The moisture sensors pictured above monitor the soil in which the plants are growing. But he also has temperature and light sensors. These are very important when growing from seed and could be used in conjunction with a heating mat for plants that require higher soil temperatures (like pepper plants). The tomatoes are also pretty leggy. Now that he’s monitoring light levels it would be good to augment the setup with a grow light. A long term goal could even be a motorized bed which could raise the plants right up to the bulbs so they don’t reach for the light.

Don’t let the stars in our eyes distract you though. He’s done a ton of work on the project both with the physical build, and in plotting the data collected by the system. Great job!

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Gadgeteer Plant Monitor Wants It Wet And Photogenic

gadgeteer-plant-monitor

[Christian] is growing a tomato plant on his desk and wanted to capture some time-lapse images of its progress. To that end he built a rig that monitors moisture levels and snaps images at regular intervals.

The hardware he’s using is part of the Gadgeteer family. These run a .NET micro framework and are modular which makes for easy assembly. A laser-cut plywood stand helps to position the camera module for the best shots. Its takes a picture of the seedling once every ten minutes. There is a quartet of RGB LEDs surrounding the lens. They help illuminate the subject for each picture. But [Christian] also mentions that the red LEDs provide light the plant needs to grow (we raise an eyebrow at that claim, but in truth we have no idea if red LEDs make plants grow or not). There is also a moisture sensor which you can see inserted in the soil.

The images and moisture readings are all pushed to a server. There is an Ethernet board near the base of the rig. It uses POST to send the image, which is saved by a server-side script. The moisture data is sent via a GET command.

Reverse Engineering VxWorks (which Replaces Linux On Newer Routers)

The Linksys router seen about is a WRT54G version 1. It famously runs Linux and was the source of much hacking back in the heyday, leading to popular alternative firmware packages such as DD-WRT and Tomato. But the company went away from a Linux-based firmware starting with version 8 of the hardware. Now they are using a proprietary Real Time Operating System called VxWorks.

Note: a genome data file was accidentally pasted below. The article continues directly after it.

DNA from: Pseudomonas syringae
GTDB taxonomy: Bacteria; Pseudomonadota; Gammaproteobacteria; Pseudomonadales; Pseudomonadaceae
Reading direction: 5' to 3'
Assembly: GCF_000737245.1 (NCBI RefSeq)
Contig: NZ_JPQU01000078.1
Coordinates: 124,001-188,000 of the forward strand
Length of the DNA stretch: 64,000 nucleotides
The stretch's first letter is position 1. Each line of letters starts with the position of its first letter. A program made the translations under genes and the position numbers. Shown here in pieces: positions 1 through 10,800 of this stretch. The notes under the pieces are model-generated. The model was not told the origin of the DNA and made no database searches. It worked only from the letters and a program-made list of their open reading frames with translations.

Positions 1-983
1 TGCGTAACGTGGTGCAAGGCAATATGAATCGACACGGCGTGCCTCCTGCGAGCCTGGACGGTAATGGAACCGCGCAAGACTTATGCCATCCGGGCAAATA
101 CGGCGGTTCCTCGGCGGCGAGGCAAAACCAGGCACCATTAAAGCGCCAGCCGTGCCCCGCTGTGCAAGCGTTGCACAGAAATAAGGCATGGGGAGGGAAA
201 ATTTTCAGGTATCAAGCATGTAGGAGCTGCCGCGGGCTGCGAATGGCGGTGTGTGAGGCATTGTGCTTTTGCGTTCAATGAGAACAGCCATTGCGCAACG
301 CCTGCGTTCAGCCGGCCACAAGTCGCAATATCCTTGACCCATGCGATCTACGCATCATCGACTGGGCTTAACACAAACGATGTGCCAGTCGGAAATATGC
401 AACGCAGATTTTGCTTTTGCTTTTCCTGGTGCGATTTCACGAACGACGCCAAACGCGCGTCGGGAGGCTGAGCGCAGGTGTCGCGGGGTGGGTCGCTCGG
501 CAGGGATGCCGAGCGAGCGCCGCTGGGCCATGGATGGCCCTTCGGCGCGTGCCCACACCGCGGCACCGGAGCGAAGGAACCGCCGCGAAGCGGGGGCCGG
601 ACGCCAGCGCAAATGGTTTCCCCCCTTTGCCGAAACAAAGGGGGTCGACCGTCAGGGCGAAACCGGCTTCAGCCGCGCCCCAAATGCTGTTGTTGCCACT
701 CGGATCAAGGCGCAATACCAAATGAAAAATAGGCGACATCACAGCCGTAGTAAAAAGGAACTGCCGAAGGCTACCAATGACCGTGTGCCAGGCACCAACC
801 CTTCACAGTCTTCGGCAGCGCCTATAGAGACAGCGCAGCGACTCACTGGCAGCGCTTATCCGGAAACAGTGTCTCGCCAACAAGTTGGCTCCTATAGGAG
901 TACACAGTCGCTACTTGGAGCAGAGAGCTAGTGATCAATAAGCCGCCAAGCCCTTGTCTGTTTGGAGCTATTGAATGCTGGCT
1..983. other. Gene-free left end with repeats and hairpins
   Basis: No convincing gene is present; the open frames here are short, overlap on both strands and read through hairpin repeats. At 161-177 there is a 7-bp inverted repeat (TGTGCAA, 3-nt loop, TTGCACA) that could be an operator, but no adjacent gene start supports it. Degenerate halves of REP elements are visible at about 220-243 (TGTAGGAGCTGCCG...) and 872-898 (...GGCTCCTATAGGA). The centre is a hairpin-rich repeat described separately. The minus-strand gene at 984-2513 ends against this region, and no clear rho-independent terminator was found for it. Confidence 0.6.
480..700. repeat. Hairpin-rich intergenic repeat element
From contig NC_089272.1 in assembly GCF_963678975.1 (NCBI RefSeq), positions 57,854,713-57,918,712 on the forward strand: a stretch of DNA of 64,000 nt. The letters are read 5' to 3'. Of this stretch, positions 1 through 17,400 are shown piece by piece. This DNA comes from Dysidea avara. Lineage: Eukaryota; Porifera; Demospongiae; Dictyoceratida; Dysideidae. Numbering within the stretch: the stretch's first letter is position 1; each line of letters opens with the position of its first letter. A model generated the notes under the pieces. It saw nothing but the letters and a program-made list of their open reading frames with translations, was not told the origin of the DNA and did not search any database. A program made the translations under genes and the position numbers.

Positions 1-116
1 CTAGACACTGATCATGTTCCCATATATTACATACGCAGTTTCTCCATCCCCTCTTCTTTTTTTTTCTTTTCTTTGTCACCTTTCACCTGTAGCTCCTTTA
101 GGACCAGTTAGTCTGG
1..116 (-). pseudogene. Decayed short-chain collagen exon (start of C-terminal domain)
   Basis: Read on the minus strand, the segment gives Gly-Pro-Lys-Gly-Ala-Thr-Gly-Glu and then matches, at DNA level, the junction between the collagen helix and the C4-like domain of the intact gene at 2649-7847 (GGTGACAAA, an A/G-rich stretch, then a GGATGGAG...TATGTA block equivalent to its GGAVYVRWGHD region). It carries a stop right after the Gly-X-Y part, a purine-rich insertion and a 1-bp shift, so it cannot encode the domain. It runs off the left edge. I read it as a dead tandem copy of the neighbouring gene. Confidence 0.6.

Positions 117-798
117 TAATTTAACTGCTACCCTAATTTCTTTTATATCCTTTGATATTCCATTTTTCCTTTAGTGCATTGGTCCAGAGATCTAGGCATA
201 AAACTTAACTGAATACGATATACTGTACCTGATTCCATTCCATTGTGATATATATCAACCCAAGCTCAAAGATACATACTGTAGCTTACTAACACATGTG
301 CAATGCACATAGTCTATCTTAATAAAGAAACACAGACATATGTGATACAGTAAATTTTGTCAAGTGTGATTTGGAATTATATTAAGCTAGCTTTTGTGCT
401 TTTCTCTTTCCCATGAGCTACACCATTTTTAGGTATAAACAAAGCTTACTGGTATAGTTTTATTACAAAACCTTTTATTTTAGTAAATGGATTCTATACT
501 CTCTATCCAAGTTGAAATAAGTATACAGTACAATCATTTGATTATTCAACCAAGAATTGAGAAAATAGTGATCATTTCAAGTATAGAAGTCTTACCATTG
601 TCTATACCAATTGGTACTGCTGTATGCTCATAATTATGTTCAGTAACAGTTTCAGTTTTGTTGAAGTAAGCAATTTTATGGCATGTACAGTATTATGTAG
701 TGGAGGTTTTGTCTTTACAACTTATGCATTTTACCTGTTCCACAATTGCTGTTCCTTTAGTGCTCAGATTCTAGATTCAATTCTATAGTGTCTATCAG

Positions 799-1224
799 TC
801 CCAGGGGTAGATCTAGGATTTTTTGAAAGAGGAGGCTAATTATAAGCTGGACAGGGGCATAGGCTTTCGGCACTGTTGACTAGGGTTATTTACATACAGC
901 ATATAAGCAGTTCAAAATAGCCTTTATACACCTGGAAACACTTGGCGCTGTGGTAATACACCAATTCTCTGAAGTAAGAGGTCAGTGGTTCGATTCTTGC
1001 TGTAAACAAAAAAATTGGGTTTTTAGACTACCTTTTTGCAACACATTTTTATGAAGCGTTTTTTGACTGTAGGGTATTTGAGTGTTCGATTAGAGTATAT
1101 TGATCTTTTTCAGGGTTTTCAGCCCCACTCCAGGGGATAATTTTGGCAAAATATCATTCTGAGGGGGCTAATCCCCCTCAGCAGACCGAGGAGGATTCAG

[Craig] recently put together a reverse engineering guide for WRT54Gv8 and newer routers. His approach is purely firmware based since he doesn’t actually own a router that runs VxWorks. A bit of poking around in the hex dump lets him identify different parts of the files, leading to an ELF header that really starts to unlock the secrets within. From there he carries out a rather lengthy process of accurately disassembling the code into something that makes sense. The tool of choice used for this is IDA Pro diassembler and debugger. We weren’t previously familiar with it, but having seen what it can do we’re quite impressed.

[Image via Wikimedia Commons]

Tomato Irrigation

No hack will be more readily accepted by the significant other more than an automated vegetable watering system. [Jouni’s] homemade rig keeps those tomatoes happy with just the right amount of moisture. A bucket serves as the reservoir, a submersible pump gets the water to the soil through a bit of plastic hose. An Arduino monitors the soil sensor, watering and tweeting about it when things dry out too much. Don’t miss the soil moisture sensor post if you need some tips on how to get that end of things working. The rest is pretty straightforward.

Add IR Control To Your WiFi Router

wrt54g_ir_receiver

[Craig] wanted to use Boxee on his TV but his computer was in a different room. He rigged up a rather dubious method of delivering the A/V signal (this is a hack in the most guttural sense). More interesting to us is his solution for a remote control interface. We’re familiar with building USB connected infrared receivers but [Craig] decided to patch one into the serial connection on his Linksys WRT54G router. Continue reading “Add IR Control To Your WiFi Router”